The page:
By Kathryn Skelton Sun Journal, Lewiston, Maine.
They came from different backgrounds and business inspirations but they came together Friday to share with an audience some early take-aways.
To grow a business be nice, hire smart.
Expect challenges. Think running out of toilet paper in the staff bathroom. Or, adding 800 pounds of coconut to the wrong 8,000-gallon vat of beer.
And, they told the room of people at the Great Falls Forum, fear is OK. Especially in the risky business world.
"When an entrepreneur steps out, they step out having no clue if they're going to make it," said Kim Jacques, co-owner of Revelation Massage in Auburn. "Any time I felt fear, instead of going into a paralyzed state, I just said that there's something more I can do, go do it, and that's pretty much what I did for the first couple of years."
Jacques, Luke Livingston, the owner of Baxter Brewing Co., and Colby Michaud, the owner of Praxis Production Studios, headed up the "Getting Down to Business: Insights from Local Entrepreneurs" panel on Friday at the Lewiston Public Library.
Michaud, who bought out his business partner a year ago, said they started out making real estate videos before branching into other multimedia and commercial work. He's now a solo operation.
Make mistakes, but make them quickly and fix them even quicker, he said.
"I think one of the biggest and most important things is to be nice," Michaud said. "Actually, that's huge. Making connections, following up and being very polite."
Jacques, whose business got a boost from the Androscoggin County Chamber of Commerce's Launch L-A project in 2011, oversees 18 massage therapists and 22 employees.
She had started as a sole proprietor, working from home, when she noticed more people calling to book a massage that day; she couldn't do it, she was full several months out. She saw more people coming out of massage therapy schools and not finding work. And she noticed message therapy franchises popping up.
Before Revelations launched, Jacques said she saved up so she could go 18 months without a salary. Start small and low-risk before scaling up, if possible, she said.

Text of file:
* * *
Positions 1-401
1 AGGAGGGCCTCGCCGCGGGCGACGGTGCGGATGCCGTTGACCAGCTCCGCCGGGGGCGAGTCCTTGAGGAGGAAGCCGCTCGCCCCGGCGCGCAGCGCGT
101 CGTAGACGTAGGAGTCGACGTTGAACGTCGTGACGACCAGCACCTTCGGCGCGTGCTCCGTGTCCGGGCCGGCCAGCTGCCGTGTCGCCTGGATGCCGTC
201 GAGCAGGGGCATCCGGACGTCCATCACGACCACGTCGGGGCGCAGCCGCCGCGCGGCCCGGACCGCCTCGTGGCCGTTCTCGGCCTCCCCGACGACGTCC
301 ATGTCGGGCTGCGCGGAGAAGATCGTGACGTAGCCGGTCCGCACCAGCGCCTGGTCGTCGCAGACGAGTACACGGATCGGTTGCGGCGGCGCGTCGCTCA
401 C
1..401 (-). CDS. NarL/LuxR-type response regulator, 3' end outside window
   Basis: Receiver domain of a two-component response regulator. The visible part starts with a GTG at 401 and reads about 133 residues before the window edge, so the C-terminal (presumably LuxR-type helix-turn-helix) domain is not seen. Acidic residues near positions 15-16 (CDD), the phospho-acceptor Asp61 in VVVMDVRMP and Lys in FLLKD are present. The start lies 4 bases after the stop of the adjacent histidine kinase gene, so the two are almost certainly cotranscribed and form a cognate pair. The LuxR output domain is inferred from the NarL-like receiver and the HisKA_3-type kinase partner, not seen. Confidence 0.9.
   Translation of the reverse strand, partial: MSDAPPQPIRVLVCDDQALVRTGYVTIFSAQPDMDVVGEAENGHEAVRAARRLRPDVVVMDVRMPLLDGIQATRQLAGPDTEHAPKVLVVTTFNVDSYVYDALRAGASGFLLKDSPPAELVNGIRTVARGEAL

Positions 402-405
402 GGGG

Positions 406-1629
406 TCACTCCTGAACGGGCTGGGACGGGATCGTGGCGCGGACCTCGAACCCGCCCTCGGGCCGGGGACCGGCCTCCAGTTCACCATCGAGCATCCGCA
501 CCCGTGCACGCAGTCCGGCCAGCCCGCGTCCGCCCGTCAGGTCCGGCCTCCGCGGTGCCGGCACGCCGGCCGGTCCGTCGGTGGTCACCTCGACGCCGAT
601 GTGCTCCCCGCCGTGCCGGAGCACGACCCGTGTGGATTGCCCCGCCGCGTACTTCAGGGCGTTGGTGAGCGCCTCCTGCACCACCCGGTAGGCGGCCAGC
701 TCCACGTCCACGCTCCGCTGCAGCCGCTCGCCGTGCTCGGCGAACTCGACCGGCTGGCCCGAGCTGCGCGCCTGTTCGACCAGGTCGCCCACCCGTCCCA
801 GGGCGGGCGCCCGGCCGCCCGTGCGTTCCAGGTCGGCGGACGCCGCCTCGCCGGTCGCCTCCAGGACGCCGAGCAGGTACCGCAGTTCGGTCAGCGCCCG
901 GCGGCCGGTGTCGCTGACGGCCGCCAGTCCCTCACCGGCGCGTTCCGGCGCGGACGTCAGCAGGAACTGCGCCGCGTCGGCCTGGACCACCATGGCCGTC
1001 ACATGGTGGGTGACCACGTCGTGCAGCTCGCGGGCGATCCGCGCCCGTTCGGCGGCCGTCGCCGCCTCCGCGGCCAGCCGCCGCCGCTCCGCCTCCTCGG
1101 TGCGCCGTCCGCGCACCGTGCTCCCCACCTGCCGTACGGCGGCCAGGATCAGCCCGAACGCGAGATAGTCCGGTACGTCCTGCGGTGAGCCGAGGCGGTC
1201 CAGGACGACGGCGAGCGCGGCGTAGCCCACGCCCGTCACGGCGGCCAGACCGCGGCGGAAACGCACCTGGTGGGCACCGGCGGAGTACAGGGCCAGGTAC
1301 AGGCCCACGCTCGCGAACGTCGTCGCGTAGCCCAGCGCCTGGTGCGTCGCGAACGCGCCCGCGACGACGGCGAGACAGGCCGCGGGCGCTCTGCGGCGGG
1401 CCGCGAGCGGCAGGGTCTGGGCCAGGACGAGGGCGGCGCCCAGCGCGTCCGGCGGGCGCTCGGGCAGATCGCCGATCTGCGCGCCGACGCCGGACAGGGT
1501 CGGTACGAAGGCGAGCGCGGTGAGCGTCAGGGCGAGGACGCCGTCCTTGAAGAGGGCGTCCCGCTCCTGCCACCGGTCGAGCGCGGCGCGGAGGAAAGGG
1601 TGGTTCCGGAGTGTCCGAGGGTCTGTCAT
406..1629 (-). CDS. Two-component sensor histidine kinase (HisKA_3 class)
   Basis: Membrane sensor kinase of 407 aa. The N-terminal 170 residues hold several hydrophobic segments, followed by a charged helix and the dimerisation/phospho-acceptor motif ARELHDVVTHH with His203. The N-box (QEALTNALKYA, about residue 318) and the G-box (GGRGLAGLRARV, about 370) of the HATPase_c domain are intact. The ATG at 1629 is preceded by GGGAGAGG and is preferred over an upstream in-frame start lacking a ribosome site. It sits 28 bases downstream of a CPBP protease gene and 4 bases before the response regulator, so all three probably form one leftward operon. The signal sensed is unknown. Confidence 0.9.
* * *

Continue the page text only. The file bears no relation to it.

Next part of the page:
"It takes all of you," Jacques said. "It takes your heart, it takes your mind, it takes your passion, your belief. You have to be good at what you're actually doing, too."
Livingston has grown Baxter to 31 employees and expects to hire five more people this year. He got his start home-brewing beer in college and reviewing other people's beer in a blog.
They keep the office fun and that carries through in the brand, he said. There's an annual office sailing retreat and they toss a football around the canning line. Some of his advice: Care for each other and care for your community.
"If you're not constantly faced with problems, you're doing it wrong," he said. "There should always be problems. Hopefully you learn from those problems and move on."
For instance, six weeks ago, during the launch of Window Seat, his new spring ale, Livingston said he was days away from shipping all over New England and New York when a brewer burst into his office, "white as a sheet, getting ready to be fired because he had added 800 pounds of coconut and 400 pounds of almond to the tank that already had (it.)"
It could have been bad. But, they figured it out and moved on.
"We were able to blend all the beer and the end result was delicious," Livingston said.
Asked about local resources, the panel recommended the Androscoggin Valley Council of Government's small business office, getting involved with the Androscoggin chamber and Young Professionals of the Lewiston Auburn Area and paying a visit to Lincoln Jeffers, Lewiston's economic and community development director.